Mott, John Raleigh
Mott, John Raleigh,1865–1955, American Protestant ecumenical leader, b. Livingston Manor, N.Y. While a student at Cornell, Mott, a Methodist layman, became active in the Young Men's Christian Association (YMCA). Upon graduation (1888), he joined its national staff and founded (1895) its World Student Christian Federation, serving (1895–1920) as its general secretary. Mott was an organizer of the World Misssionary Conference, in Edinburgh (1910), which launched the 20th-century ecumenical movement, and he is often considered the father of the World Council of ChurchesWorld Council of Churches,
an international, interdenominational organization of most major Protestant, Anglican, and Eastern Orthodox Christian churches; founded in Amsterdam in 1948, its headquarters are in Geneva, Switzerland.
..... Click the link for more information. . A prolific author, he was also chairman of the International Missionary Council (1921–42), president of the World Alliance of YMCAs (1926–37), and held several other important posts in Christian groups. For his work in promoting international goodwill, understanding, and tolerance, Mott was awarded the 1946 Nobel Peace Prize, which he shared with Emily Greene BalchBalch, Emily Greene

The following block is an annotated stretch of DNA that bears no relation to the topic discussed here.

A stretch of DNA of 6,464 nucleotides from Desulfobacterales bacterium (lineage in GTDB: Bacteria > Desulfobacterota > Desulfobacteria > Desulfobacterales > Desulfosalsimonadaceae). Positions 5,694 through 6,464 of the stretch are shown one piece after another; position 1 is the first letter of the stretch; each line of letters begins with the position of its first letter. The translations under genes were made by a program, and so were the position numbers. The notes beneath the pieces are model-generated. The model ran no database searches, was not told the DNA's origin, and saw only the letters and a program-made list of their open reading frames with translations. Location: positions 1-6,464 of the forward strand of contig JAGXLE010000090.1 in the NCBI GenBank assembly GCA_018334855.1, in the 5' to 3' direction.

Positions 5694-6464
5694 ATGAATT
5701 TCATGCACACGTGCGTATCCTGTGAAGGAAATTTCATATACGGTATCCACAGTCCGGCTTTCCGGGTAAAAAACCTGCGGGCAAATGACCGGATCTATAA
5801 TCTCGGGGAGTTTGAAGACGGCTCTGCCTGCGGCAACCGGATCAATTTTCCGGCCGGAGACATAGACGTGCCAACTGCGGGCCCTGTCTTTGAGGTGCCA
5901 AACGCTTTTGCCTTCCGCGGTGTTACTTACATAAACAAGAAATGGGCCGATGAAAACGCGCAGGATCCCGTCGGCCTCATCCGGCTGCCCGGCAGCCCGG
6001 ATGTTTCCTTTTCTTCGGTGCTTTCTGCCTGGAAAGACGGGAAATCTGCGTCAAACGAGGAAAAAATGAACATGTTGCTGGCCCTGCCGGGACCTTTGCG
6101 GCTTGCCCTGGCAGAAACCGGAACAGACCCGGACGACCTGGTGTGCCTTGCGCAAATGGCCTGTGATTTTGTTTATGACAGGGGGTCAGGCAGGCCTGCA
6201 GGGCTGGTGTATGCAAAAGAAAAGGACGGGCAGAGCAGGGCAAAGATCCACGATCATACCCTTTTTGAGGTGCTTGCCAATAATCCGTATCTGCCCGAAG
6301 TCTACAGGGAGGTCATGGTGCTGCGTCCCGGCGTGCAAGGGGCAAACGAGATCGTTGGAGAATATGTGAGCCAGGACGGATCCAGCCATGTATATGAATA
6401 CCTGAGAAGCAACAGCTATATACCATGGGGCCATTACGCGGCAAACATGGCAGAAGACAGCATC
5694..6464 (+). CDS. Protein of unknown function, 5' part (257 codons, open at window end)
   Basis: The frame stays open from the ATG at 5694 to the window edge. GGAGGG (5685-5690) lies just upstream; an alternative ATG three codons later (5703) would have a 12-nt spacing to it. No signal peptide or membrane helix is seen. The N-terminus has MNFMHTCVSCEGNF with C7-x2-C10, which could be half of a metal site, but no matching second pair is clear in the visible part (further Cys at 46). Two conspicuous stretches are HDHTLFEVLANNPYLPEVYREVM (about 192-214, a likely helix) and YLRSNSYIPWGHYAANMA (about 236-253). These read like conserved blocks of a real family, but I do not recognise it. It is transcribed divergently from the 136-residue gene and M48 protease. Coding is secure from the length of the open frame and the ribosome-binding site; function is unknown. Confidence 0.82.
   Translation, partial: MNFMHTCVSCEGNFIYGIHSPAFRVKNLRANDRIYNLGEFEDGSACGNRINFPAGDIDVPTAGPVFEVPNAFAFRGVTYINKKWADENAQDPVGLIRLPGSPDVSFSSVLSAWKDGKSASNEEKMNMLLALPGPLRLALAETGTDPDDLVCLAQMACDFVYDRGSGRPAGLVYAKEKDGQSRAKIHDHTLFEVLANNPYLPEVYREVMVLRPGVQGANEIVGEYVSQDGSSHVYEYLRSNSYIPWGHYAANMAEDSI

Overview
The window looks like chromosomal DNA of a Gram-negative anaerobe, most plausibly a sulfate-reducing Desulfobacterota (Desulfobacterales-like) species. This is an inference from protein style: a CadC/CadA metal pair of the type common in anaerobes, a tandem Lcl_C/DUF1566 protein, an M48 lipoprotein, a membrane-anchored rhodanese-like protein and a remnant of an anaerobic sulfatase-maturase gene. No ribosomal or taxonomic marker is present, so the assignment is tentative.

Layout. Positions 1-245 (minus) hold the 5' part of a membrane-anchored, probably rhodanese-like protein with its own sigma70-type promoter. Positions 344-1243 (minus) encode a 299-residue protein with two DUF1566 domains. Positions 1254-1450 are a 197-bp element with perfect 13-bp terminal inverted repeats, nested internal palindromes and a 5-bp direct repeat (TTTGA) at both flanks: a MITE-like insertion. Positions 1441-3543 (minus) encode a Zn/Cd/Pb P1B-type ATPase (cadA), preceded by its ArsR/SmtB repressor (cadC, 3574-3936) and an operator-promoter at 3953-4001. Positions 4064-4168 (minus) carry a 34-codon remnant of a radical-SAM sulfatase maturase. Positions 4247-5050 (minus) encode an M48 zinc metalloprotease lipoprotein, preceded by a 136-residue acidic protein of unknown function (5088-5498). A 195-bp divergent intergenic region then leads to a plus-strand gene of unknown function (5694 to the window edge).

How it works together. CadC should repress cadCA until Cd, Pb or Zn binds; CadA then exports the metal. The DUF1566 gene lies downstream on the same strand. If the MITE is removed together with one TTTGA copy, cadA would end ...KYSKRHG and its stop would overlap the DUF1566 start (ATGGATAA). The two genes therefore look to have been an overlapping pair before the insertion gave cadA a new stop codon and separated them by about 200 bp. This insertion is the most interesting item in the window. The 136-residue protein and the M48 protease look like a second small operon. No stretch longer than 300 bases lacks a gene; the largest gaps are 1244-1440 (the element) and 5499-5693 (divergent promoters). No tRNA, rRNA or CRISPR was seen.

, 1867–1961, American economist and sociologist, b. Jamaica Plain, Mass., grad. Bryn Mawr, 1889. She taught at Wellesley College until her dismissal (1918) for opposing U.S. involvement in World War I.
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See biographies by B. J. Matthews (1934), G. M. Fisher (1952), R. C. Mackie et al. (1965), and C. H. Hopkins (1979).
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Mott, John Raleigh(1865–1955) religious leader; born in Sullivan County, N.Y. He grew up in Iowa and returned to New York for college, graduating from Cornell in 1888. In 1891 he became foreign secretary for the Young Men's Christian Association (YMCA) and was the organization's general secretary from 1915–31. He oversaw the Y's welfare programs for Allied servicemen during World War I. An influential ecumenical leader for all his long life, he became honorary president of the World Council of Churches in 1948. He published 15 books, including The Larger Evangelism (1944).
The Cambridge Dictionary of American Biography, by John S. Bowman. Copyright © Cambridge University Press 1995. Reproduced with permission.